In 2003, several City of Dover departments lent their considerable talents and efforts to the Dover Main Street program to stage a historic re-enactment event called “The Factory Revealed: A Guided, Interpretive Tour of Dover’s Historic Cocheco Mills.”
Dover Main Street, affiliated with the National Trust for Historic Preservation, devised the “Revealed” concept with a two-fold goal: to raise additional funds for the organization, and to enlighten, in an entertaining way, Dover’s citizens about the unique history of their community.
Dover, NH was the site, in 1828, of the first strike by female workers in the United States: these were the 800 girls employed at the Cocheco Manufacturing Company’s cotton mills, and the “Revealed” would focus on that seminal event. With extensive help from librarians at the Dover Public Library and members of the Dover Historical Society, the strike and local political, economic and social conditions of that era were researched. The Library Director wrote a lengthy script consisting of 20 scenes and requiring a cast of 100 actors. The mills, still extant in Dover’s downtown, were retrofitted in many areas to resemble the work spaces of 175 years before. (The mills were refurbished in the 1980s and now house nearly 1000 employees in dozens of smaller high-tech and service sector companies.)
Over two weekends and six days in April and May 2003, performances of “The Factory Revealed” were held. Each featured a guided group tour for 20-25 people, through the mill, with a stop at each scene to watch the story unfold. The tour culminated in the re-enactment of the strike and its aftermath.
When tickets went on sale every one of the 72 scheduled performances sold out within days. Organizers then sold tickets to the nine dress rehearsals and these too were snapped up quickly. The production was awarded “Best Special Event” by New Hampshire Main Street in 2003.
“The Factory Revealed” required the cooperation of not only the mill owners who allowed their modern spaces to regress back to the early 19th century, but also the individual businesses inside the mill and many downtown merchants who donated props, costumes, food, printing, flowers, and sponsorship money.
Organizers utilized the services of the Dover Fire Department in securing the safety of the tour: most lighting was done with oil lamps and participants climbed nearly 200 stairs in the course of the tour. The Dover Police Department supplied extra officers for parking details and the Community Services Department loaned several pieces of equipment and props. Many city employees volunteered for acting roles in the production including library staff, police officers, fire and rescue personnel, the city clerk, the building inspector, a city planner, two city councilors, and two former mayors. Several city departments loaned video projectors for various multi-media slide presentations along the route, and the Economic Development Director’s spouse, a videographer, filmed the entire production and edited it for television. It was broadcast repeatedly on Dover’s local government access channel over the next several months. The Library Director was invited to give a presentation at the New Hampshire Main Street Conference in 2004 on “How to Develop a Historical Reenactment Event in Your Town.”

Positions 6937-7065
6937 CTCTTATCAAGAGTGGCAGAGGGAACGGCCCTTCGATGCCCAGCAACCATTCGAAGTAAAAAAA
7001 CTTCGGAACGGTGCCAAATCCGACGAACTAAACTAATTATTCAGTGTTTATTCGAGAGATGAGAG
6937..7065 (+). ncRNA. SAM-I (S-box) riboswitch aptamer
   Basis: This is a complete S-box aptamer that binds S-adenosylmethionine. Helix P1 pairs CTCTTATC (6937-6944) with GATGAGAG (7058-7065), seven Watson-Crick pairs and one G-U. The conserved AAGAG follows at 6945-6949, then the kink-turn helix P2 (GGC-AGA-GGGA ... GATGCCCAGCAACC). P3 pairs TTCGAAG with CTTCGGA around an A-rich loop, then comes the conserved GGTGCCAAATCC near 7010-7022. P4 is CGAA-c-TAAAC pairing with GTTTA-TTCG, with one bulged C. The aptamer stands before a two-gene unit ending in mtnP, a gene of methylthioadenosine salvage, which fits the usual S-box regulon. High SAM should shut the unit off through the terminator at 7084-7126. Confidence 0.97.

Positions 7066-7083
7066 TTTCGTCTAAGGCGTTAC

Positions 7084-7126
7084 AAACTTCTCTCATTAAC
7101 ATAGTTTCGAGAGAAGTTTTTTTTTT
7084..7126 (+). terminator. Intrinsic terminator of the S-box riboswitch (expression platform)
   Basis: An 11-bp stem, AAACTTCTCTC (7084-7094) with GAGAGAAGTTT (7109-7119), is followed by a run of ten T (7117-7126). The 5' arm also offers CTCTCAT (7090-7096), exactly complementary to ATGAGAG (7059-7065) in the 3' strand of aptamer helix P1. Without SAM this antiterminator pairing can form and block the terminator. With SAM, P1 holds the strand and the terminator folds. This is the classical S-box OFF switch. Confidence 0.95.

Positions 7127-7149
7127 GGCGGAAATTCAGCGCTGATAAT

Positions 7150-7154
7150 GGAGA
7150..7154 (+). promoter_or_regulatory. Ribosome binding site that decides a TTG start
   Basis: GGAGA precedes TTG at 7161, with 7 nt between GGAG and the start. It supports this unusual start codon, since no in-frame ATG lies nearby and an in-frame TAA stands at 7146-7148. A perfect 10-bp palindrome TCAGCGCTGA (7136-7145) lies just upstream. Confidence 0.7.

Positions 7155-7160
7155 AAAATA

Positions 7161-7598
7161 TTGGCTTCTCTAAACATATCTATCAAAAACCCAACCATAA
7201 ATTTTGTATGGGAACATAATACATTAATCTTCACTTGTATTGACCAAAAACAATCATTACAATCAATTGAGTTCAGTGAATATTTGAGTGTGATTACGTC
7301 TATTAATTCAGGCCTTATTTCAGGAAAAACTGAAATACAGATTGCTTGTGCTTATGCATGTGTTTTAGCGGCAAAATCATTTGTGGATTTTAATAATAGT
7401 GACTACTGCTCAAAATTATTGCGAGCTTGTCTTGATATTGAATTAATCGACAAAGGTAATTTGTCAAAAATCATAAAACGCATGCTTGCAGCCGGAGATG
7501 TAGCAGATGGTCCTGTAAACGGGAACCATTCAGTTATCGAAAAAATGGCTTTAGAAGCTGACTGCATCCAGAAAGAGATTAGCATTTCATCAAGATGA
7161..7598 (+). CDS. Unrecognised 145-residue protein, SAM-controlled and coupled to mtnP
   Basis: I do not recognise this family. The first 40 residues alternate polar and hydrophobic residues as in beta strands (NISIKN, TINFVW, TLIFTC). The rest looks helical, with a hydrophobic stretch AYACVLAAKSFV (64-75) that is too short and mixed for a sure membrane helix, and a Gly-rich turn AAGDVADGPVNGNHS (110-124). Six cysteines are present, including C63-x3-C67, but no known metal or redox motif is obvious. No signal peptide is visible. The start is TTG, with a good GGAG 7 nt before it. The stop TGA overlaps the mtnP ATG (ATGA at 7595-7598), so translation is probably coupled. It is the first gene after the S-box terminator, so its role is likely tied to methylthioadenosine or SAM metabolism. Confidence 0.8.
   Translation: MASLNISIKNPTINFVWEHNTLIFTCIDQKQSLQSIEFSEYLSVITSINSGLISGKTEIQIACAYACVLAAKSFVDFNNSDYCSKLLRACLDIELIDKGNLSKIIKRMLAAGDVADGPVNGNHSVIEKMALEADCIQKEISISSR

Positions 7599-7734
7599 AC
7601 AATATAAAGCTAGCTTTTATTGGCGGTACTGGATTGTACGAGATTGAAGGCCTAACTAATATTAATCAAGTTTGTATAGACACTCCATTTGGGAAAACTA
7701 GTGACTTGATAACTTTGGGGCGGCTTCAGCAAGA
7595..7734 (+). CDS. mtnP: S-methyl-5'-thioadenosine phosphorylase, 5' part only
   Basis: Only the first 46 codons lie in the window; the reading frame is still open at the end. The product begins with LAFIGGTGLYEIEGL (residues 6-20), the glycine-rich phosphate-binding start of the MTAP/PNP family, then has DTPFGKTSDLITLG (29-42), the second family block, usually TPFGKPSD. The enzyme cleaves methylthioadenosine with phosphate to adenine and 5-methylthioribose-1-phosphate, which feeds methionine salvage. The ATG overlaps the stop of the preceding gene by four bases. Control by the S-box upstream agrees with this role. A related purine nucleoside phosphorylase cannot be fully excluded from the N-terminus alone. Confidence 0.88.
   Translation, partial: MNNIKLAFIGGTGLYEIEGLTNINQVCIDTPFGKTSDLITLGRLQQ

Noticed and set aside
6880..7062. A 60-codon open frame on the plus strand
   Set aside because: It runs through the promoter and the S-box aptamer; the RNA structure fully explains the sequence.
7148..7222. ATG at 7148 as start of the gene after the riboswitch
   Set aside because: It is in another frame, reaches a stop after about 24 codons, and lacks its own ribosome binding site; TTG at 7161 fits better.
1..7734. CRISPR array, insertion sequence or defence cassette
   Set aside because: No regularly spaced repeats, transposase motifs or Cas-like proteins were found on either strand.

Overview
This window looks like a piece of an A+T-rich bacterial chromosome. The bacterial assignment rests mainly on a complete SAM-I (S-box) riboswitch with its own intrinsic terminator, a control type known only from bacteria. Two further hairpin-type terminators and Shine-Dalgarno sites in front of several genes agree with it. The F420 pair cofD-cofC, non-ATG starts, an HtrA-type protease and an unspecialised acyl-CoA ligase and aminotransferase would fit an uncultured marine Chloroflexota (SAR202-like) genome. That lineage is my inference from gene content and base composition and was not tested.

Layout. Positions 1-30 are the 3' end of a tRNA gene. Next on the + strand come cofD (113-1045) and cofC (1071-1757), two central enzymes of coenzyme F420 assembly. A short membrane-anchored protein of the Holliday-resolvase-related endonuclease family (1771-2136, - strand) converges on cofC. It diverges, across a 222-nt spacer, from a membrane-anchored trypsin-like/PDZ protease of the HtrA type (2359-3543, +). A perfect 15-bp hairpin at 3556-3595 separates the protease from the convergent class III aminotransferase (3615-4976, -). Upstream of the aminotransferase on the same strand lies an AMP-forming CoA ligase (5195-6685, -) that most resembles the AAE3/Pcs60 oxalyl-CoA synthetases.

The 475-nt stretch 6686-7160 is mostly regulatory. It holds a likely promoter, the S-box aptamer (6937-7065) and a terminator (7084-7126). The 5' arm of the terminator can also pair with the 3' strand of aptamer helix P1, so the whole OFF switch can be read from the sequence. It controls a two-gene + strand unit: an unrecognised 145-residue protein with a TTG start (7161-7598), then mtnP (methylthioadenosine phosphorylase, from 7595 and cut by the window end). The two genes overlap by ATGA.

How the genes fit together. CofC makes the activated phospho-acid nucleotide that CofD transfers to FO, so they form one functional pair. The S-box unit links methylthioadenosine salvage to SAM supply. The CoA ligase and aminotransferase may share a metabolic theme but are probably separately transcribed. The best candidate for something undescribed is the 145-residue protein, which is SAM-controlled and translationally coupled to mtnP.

“The Factory Revealed” was originally planned as a one-time event, but due to overwhelming public acclaim, glowing editorials in the local newspaper, and the numbers of people who asked “what are you doing next year?”, the “Revealed” event became an annual tradition in Dover for several years.
In September 2004, the production was entitled “Grave Yarns: The Cemetery Revealed” and was held outdoors in Dover’s oldest municipal cemetery, dating from 1731. Over four days and two weekends, hundreds of people toured three dozen historic grave sites where, wrapped in black shrouds, famous, infamous, and notorious Dover citizens came “back to life” to regale visitors with tales of their former lives.
In September 2005, the third “Revealed” event was a one-day historic and music-filled extravaganza called “Garrison Hill: The Panorama Revealed” atop Dover’s highest point, a city park. Again, a large cast entertained in character and the 19th century atmosphere of the original Garrison Hill Park was re-created with old-time food, band music, a barbershop chorus, and a children’s games area. Besides being fortunate to have extraordinary weather for this event, it could not have come together so successfully without the outstanding cooperation of many city departments working together with pride in their city.
In May 2006, Dover Main Street sponsored its fourth annual “Revealed” event: “Factory on Fire! The Cocheco Mill Blaze of 1907 Revealed”. The lead headline in the local paper Foster’s Daily democrat of the January 26, 2006 issue read: “Dover’s devastating mill fire to be ‘revealed’ in history project” and included a large photograph of the 1907 mill ablaze, and an interview with one of the project directors, a Dover police officer.
In its first three years, the “Revealed” events raised almost $23,000 for the Dover Main Street program and its downtown revitalization efforts. Without the dedicated involvement, enthusiastic cooperation and community spiritedness of every city department working together, none of these complex historical reenactments would have been possible. And the fruits of everyone’s labor are still visible in the projects implemented by Dover Main Street: an annual downtown clean-up day, improved facades and signs on our storefronts through the Design Assistance program, a holiday lighting and banner project in the urban core, and over one dozen historical markers on downtown street corners.